Mechanism that triggers resistance to radiation after exposure
8 September 2011
University of Oslo researchers have discovered how exposure to
radiation can make cancer cells and normal cells resistant to
radiotherapy and chemotherapy.
Although radiation treatment is becoming increasingly important
in combating cancer, it can, due to resistance, work poorly for many
patients. "We don't know which patients are affected before
radiation treatment starts. This is a problem, especially when we
give curative cancer treatment," says Anne Hansen Ree, who is both a
professor of medicine at the University of Oslo and a chief
physician at Akershus University Hospital.
Two biophysicists, Professor Erik Olai Pettersen and Postdoctoral
Fellow Nina Jeppesen Edin of the Department of Physics at the
University of Oslo, have now discovered how it is possible to turn
the body's own resistance to radio- and chemotherapy on and off.
"This is new knowledge that opens possibilities for better
treatment. But there is a lot of research work ahead, so we don't
dare say which cancers the discovery might help fight," says
Pettersen, coordinator of the international cancer research project
Metoxia, which has received NOK100 million in EU support in recent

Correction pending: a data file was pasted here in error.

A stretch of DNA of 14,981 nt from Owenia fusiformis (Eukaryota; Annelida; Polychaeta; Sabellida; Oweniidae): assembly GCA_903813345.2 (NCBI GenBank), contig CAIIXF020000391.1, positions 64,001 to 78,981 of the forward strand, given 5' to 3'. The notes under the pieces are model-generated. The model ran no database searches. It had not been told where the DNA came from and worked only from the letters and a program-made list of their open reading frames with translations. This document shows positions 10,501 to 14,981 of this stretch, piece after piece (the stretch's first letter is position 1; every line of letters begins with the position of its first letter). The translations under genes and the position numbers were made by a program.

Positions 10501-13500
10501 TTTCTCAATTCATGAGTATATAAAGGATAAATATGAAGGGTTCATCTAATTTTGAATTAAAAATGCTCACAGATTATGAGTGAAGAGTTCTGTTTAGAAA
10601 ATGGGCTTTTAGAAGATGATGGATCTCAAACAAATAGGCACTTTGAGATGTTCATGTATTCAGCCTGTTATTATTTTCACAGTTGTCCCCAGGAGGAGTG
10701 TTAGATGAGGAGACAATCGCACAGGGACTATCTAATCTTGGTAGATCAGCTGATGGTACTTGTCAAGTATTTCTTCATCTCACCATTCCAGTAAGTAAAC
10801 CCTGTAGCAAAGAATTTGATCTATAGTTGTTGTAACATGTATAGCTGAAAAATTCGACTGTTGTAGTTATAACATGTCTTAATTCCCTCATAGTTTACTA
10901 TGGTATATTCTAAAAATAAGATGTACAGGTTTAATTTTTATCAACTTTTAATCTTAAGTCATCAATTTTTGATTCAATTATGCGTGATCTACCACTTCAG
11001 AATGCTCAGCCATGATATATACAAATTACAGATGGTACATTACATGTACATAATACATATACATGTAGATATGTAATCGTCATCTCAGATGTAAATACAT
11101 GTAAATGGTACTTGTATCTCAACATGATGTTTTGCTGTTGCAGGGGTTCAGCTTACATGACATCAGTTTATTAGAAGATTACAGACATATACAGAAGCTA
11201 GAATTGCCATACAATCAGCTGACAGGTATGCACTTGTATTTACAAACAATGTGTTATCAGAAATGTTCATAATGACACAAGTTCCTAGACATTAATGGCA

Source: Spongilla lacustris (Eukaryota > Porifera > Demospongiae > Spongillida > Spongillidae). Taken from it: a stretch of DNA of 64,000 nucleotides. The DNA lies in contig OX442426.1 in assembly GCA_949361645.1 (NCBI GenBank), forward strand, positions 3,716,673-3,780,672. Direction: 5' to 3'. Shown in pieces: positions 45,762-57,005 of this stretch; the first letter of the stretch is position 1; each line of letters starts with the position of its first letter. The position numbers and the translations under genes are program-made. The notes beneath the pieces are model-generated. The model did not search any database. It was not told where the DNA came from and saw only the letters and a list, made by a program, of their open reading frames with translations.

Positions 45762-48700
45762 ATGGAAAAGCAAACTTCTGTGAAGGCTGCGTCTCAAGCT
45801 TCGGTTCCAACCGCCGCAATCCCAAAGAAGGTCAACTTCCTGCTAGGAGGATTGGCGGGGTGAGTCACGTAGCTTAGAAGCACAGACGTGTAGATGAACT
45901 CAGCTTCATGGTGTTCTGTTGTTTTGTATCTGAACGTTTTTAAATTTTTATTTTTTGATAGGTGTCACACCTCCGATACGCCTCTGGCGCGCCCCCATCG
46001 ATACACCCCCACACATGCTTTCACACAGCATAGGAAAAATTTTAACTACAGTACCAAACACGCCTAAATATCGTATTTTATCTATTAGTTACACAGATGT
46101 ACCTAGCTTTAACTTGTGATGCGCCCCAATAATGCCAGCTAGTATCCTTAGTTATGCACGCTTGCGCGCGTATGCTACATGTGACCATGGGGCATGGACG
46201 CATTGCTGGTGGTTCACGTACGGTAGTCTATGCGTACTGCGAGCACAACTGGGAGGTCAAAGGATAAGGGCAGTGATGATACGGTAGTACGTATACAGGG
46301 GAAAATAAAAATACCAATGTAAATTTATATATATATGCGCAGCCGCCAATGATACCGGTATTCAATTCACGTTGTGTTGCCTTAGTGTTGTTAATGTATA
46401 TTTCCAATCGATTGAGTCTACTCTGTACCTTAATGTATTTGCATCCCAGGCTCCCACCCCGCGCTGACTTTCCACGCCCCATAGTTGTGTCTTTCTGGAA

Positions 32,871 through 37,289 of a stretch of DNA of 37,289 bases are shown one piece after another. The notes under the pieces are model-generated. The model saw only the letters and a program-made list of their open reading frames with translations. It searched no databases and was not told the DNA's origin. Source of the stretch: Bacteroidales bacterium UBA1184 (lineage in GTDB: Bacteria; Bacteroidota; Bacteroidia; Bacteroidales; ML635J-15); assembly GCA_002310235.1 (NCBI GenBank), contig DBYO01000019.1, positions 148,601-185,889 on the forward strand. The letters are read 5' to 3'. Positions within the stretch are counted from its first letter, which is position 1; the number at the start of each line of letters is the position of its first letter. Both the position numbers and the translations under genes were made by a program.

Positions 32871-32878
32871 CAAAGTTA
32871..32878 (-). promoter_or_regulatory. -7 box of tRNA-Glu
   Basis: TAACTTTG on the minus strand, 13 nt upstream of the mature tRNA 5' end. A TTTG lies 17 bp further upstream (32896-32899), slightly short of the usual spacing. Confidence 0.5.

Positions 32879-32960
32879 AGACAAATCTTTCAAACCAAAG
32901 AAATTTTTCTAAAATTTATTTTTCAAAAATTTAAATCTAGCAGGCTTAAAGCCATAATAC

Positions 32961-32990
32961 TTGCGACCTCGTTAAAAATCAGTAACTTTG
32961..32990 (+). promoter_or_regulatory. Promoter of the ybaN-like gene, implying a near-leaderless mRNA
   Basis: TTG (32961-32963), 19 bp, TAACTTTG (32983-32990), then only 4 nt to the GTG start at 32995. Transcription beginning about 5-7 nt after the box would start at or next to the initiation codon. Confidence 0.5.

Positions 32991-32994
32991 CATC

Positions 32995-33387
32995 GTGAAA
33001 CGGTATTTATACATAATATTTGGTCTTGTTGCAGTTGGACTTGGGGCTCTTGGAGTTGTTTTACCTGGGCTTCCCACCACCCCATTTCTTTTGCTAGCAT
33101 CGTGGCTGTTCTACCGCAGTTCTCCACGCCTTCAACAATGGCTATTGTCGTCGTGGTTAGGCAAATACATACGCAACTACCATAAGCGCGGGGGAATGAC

How resistance spreads.
Both high natural background radiation from rocks and medical
radiation treatment can lead to resistance to radiotherapy and
certain types of chemotherapy. When a patient is given radiation
treatments, some of the radiation unfortunately also hits healthy
tissue surrounding the tumour. In some cases, the healthy cells emit
resistance material. This is particularly unfortunate for patients
whose cancer is spreading.
"As resistance spreads to other tumours in the body, these
tumours also become immune to radio- and chemotherapy."
Pettersen points out that there are different resistance levels
to radiation and chemotherapy. The most studied is called multi-drug
resistance, where cancer cells pump the chemo out of themselves.
The two researchers have uncovered a completely different
mechanism. They have found the solution to how they can chemically
turn possible resistance to so-called low-dose rate radiation, where
radiation is given slowly over time, on and off.
As early as the nineties, researchers discovered that relatively
small doses of radiation can kill more cancer cells than slightly
larger doses of radiation. The two researchers have discovered that
if you are first exposed to a small radiation dose and then
subsequently receive a higher radiation dose, the effect of the last
dose is reduced because in the meantime, the cancer cells have
become resistant to radiation.
Jeppesen Edin irradiated cells with low-dose rate radiation.
Despite the fact that the cells divided four times a week, her
trials show that the descendants of the cells remained resistant to
radiation, five years after radiation. The cells were placed in a
liquid with nutrients. After irradiation Jeppesen Edin moved the
liquid containing the irradiated cells over to other unirradiated
cells, which also became resistant.
"This means that when we are exposed to a little radiation,